For example, individuals who had the highest amygdalar activity developed TTS within a year after imaging, while those with intermediate values developed TTS several years later. Among the 41 patients who developed TTS, the average interval between the scan and TTS was 0.9 months, whereas among the control group of 63 patients, the average interval between the scan and last follow-up or death was 2.9 years. The interval between the scan, the onset of TTs, last follow-up or death was an average (median) of 2.5 years for the 104 patients.
The authors concluded, “Together, the findings of the current study thus provide insights into one potential mechanism that may contribute to the ‘heart–brain connection’ in TTS by suggesting that chronically heightened stress-associated neurobiological activity (i.e. the ratio of amygdalar to regulatory activity) may potentially impact both the risk for and timing of subsequent TTS … This heightened neurobiological activity is present years before the onset of TTS and may impact the timing of the syndrome. Accordingly, heightened stress-associated neural activity may represent a therapeutic target to reduce stress-related diseases, including TTS.”
“It was notable that among the 41 patients who developed TTS, the top 15% with the very highest amygdalar activity developed TTS within a year of imaging, while those with less elevated activity developed TTS several years later,” said Tawakol. “We show that TTS happens not only because one encounters a rare, dreadfully disturbing event—such as the death of a spouse or child, as the classical examples have it. Rather, individuals with high stress-related brain activity appear to be primed to develop TTS—and can develop the syndrome upon exposure to more common stressors, even a routine colonoscopy or a bone fracture.”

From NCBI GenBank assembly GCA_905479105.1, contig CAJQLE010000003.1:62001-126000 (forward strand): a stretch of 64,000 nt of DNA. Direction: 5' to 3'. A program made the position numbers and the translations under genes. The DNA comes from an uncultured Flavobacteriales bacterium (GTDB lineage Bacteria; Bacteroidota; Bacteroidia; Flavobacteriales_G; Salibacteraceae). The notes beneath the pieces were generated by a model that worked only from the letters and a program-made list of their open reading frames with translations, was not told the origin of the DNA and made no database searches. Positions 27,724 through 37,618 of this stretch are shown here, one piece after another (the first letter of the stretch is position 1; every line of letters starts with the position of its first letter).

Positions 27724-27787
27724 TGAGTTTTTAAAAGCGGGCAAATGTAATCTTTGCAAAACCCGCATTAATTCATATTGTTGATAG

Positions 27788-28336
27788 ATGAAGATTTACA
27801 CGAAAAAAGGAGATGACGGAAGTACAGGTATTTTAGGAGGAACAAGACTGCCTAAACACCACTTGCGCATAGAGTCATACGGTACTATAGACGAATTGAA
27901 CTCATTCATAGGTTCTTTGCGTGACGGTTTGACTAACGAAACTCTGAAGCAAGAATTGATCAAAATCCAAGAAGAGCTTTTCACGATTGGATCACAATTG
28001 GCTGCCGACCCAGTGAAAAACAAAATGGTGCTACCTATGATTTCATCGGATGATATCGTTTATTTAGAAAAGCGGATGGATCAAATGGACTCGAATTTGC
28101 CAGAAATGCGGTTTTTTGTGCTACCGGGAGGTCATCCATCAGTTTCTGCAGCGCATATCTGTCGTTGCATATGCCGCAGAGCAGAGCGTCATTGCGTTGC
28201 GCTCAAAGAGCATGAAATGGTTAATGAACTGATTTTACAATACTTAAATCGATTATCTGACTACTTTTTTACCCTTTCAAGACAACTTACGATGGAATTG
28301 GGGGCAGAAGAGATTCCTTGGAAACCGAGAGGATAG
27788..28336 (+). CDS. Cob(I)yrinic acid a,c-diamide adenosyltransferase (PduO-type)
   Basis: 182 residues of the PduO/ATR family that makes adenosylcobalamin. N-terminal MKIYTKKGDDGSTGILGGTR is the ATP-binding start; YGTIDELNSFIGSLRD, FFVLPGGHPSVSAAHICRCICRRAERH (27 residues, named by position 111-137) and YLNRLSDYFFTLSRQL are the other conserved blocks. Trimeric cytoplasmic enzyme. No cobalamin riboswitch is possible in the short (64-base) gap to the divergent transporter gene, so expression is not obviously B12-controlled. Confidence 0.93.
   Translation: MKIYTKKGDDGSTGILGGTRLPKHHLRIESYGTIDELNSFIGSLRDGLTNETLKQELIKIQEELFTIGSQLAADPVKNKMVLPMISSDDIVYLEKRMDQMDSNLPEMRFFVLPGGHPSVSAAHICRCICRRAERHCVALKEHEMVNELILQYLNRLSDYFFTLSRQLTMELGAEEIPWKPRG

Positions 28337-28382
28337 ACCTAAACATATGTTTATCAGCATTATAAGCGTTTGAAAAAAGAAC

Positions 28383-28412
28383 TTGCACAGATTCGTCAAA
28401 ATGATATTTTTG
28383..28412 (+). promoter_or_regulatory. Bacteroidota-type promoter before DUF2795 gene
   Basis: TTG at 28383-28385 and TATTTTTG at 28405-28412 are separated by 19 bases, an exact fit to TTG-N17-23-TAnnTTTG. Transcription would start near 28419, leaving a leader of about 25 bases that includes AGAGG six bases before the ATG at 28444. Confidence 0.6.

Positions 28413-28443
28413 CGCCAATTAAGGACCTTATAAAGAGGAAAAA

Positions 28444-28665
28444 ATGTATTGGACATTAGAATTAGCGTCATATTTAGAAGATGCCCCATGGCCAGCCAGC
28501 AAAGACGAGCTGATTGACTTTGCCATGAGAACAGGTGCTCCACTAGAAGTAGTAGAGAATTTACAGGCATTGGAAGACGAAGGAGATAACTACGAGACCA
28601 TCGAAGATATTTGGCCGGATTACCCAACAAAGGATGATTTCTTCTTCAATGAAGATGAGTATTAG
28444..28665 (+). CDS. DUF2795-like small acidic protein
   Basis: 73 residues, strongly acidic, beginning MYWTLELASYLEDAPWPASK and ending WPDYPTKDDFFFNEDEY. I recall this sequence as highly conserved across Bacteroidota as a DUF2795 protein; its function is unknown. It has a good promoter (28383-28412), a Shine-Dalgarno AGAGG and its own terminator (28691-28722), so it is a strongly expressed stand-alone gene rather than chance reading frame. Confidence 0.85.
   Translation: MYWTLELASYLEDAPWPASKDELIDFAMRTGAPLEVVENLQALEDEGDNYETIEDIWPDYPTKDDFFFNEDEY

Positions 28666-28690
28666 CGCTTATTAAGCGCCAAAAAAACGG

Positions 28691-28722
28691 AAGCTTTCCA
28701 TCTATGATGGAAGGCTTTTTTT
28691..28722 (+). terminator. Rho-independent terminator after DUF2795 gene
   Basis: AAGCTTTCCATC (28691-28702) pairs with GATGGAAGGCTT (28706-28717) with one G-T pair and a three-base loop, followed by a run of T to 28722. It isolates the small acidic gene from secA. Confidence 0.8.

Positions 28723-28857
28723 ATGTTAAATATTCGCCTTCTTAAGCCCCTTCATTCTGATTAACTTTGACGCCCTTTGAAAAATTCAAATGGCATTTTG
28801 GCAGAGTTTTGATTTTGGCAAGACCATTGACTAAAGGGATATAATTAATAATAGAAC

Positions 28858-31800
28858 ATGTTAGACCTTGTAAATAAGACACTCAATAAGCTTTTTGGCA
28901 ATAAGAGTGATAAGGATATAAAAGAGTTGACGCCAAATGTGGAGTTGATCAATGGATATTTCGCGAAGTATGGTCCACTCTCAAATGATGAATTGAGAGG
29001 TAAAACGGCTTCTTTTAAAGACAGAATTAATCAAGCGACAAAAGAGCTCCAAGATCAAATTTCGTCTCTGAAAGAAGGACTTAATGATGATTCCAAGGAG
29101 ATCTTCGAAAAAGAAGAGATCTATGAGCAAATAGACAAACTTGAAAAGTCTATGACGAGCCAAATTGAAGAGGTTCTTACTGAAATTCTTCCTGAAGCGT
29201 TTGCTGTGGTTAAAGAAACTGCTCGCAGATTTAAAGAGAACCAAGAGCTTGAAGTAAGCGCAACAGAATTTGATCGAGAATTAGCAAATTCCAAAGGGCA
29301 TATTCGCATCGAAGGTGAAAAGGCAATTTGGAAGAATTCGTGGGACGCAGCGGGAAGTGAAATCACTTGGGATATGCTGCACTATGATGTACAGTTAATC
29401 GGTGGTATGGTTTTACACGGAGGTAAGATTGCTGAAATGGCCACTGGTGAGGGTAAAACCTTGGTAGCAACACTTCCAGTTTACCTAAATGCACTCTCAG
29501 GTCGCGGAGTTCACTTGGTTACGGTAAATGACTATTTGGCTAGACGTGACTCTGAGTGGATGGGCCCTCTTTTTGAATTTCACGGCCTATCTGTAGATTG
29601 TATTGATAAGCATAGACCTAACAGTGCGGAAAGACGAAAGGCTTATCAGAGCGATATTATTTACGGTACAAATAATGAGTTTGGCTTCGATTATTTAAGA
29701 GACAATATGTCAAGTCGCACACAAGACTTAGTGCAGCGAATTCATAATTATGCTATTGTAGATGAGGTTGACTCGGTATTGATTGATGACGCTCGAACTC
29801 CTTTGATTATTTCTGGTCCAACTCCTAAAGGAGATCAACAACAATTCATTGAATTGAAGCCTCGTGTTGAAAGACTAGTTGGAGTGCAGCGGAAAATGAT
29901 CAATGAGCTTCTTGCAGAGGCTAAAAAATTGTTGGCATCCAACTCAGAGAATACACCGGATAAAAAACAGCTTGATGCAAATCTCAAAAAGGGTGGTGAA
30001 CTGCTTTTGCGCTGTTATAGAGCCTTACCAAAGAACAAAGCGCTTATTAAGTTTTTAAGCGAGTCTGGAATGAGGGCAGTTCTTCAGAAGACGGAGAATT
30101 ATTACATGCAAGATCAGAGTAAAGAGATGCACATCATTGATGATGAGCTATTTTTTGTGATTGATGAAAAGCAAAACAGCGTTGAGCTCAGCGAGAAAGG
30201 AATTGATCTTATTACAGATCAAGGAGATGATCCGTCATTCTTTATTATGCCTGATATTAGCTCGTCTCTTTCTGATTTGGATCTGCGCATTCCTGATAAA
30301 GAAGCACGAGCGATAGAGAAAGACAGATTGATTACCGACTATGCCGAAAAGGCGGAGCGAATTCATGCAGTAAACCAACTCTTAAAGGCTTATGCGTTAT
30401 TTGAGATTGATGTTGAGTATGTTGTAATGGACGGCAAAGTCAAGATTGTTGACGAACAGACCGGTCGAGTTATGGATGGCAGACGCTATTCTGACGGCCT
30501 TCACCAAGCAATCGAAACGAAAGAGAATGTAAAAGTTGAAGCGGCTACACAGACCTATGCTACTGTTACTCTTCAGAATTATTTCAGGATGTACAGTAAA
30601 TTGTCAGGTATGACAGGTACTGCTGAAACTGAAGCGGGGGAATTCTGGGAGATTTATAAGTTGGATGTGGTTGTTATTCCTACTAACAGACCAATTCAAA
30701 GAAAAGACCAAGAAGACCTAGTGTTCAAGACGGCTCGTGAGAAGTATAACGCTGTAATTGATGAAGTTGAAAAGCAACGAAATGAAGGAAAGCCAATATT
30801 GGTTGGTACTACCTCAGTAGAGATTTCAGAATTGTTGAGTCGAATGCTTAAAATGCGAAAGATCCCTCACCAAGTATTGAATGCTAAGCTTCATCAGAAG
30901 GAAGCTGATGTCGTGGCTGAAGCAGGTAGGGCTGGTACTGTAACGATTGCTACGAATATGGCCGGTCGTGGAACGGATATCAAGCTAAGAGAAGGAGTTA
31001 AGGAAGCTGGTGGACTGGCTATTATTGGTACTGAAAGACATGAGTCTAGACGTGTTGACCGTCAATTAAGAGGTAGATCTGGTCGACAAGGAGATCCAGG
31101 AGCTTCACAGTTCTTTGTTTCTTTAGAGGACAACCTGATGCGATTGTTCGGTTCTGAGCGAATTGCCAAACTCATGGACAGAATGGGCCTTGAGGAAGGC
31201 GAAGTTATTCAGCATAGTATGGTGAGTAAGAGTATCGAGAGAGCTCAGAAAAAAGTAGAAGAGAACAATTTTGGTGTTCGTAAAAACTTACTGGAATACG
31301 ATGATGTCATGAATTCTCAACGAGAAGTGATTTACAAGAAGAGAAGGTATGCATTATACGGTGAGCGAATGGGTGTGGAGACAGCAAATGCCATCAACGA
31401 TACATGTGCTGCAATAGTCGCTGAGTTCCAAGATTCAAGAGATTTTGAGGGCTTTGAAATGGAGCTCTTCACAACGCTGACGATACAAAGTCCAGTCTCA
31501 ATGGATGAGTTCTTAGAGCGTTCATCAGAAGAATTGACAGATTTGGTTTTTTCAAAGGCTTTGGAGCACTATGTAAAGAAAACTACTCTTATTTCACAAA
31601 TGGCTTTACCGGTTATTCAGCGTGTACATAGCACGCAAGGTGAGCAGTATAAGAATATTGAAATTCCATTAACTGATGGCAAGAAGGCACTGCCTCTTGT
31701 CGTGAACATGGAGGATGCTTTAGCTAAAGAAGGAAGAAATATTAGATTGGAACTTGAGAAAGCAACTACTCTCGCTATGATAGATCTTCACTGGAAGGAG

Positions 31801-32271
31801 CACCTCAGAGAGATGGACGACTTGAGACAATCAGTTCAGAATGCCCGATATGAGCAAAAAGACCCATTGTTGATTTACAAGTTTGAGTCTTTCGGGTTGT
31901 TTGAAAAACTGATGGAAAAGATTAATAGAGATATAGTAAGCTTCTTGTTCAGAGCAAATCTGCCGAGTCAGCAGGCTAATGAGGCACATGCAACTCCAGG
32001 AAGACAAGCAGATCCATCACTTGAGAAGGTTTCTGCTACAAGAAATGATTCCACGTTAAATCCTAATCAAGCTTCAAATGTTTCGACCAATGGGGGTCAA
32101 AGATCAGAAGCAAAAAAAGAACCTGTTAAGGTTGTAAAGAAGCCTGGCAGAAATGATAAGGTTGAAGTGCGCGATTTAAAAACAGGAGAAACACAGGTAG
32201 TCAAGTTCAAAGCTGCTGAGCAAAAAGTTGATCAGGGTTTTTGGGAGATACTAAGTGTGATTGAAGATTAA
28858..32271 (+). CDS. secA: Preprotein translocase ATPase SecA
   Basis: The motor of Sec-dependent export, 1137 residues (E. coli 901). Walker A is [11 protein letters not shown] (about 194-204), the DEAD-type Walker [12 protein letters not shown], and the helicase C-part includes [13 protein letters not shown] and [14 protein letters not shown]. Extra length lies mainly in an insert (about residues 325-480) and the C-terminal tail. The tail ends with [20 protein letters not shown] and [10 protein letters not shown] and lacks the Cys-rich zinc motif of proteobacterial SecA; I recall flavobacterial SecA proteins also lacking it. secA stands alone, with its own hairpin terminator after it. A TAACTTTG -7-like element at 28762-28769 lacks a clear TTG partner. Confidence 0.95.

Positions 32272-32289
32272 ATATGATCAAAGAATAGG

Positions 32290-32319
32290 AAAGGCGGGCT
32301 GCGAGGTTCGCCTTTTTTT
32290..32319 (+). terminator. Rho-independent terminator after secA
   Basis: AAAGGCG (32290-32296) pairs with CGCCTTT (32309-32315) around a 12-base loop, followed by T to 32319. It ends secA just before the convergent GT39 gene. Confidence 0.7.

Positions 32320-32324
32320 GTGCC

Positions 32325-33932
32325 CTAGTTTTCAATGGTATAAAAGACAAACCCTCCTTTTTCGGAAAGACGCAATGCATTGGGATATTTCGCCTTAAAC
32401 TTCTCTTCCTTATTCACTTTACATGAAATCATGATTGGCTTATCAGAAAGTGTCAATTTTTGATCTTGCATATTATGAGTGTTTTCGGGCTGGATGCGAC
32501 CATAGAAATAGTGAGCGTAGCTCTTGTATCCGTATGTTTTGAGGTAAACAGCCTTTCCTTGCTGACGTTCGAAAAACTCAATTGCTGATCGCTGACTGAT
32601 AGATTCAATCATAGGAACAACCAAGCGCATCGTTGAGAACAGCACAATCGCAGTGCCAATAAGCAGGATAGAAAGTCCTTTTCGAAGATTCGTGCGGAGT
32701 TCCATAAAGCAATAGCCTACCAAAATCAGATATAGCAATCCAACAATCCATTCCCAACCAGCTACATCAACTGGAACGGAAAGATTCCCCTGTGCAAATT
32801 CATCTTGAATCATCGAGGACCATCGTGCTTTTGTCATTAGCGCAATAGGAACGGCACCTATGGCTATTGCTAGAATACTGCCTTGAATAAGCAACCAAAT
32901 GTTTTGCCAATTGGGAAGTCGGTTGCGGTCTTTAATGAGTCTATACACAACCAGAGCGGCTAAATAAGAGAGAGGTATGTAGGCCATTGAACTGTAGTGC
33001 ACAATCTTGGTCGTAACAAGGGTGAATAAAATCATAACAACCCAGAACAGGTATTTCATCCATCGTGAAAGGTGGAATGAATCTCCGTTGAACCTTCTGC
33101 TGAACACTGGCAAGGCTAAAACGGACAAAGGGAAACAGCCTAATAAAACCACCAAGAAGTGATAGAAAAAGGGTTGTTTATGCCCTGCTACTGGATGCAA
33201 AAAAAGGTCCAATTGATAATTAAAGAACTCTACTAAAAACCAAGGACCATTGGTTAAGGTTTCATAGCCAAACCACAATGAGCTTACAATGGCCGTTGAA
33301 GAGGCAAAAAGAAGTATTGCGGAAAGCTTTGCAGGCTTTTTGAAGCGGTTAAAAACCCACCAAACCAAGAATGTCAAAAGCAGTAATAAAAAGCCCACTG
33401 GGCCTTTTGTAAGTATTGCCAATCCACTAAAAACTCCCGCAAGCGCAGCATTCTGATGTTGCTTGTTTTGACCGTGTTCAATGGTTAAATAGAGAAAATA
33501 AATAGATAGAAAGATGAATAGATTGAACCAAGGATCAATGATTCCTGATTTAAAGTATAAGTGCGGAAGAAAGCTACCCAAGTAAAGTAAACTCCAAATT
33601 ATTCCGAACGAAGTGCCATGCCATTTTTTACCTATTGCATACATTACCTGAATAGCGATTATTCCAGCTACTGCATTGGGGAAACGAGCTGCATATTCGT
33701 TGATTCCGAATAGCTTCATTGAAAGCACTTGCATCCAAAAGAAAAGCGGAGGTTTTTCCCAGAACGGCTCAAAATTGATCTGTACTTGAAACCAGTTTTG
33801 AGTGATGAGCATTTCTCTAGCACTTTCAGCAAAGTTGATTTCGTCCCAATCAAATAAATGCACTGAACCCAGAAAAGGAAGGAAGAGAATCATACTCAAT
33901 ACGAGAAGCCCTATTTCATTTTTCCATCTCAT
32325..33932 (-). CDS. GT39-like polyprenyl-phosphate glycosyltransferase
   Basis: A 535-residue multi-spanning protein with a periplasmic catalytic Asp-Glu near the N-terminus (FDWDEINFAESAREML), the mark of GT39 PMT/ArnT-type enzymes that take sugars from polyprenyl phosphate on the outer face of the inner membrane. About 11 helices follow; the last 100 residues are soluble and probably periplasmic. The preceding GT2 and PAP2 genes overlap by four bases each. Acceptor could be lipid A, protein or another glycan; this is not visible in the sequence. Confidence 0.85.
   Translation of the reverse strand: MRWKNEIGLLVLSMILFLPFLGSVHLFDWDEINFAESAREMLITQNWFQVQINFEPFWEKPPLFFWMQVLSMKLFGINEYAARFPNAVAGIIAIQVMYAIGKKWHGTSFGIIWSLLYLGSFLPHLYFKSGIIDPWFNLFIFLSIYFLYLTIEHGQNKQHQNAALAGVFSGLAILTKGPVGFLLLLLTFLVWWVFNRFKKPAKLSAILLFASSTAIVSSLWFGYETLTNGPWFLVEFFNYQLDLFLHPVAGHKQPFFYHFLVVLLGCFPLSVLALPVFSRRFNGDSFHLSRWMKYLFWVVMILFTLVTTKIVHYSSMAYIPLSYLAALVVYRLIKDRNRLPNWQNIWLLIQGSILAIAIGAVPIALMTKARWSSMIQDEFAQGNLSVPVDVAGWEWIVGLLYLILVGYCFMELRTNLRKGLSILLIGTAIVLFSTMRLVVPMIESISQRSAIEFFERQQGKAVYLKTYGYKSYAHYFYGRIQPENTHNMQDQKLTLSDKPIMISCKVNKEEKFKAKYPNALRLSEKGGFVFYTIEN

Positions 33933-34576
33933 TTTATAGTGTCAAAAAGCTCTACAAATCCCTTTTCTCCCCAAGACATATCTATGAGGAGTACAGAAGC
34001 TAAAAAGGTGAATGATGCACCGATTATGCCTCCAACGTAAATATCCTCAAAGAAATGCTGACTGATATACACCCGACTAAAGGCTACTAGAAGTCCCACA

He said future studies should investigate whether reducing stress-related brain activity could decrease the chances of TTS recurring among patients who have experienced TTS previously. “These findings add to evidence of the adverse effect of stress-related biology on the cardiovascular system. Findings such as these underscore the need for more study into the impact of stress reduction or drug interventions targeting these brain regions on heart health. In the meantime, when encountering a patient with high chronic stress, clinicians could reasonably consider the possibility that alleviation of stress might result in benefits to the cardiovascular system.” The authors further noted, “Importantly, the ratio of amygdalar to regulatory activity may represent a useful target for both pharmacologic and non-pharmacologic behavioral interventions (e.g. stress reduction) in individuals at high risk for TTS and other stress-associated diseases.”
The process by which stress induces TTS is not well understood but may involve a multi-organ mechanism starting with activation of the stress-sensitive tissues of the brain. This brain activity in turn triggers several further events, including release of stress hormones, activation of the sympathetic nervous system and release of inflammatory cells, each of which can contribute to the development of TTS.
Limitations of the study include that it was a single-center, retrospective study that consisted mainly of patients with a diagnosis of cancer, a known TTS risk factor, which may limit how well the findings can be generalized. The researchers were unable to measure instantaneous changes in brain activity in response to a stressful event that led to TTS and so were not able to directly show a causal relationship. Nor were they able to measure changes in activity in other regions of the brain, which could also play a role.
Thinking about applying the results to the clinic, Tawakol said he hopes that interventions that lower stress-related brain activity will make it more difficult to develop TTS. “Studies should test whether such approaches to decrease stress-associated brain activity decrease the chance that TTS will recur among patients with prior episodes of TTS,” he commented, further noting the need for more studies into the impact of stress reduction—or drug interventions targeting stress-related brain activity—on heart health.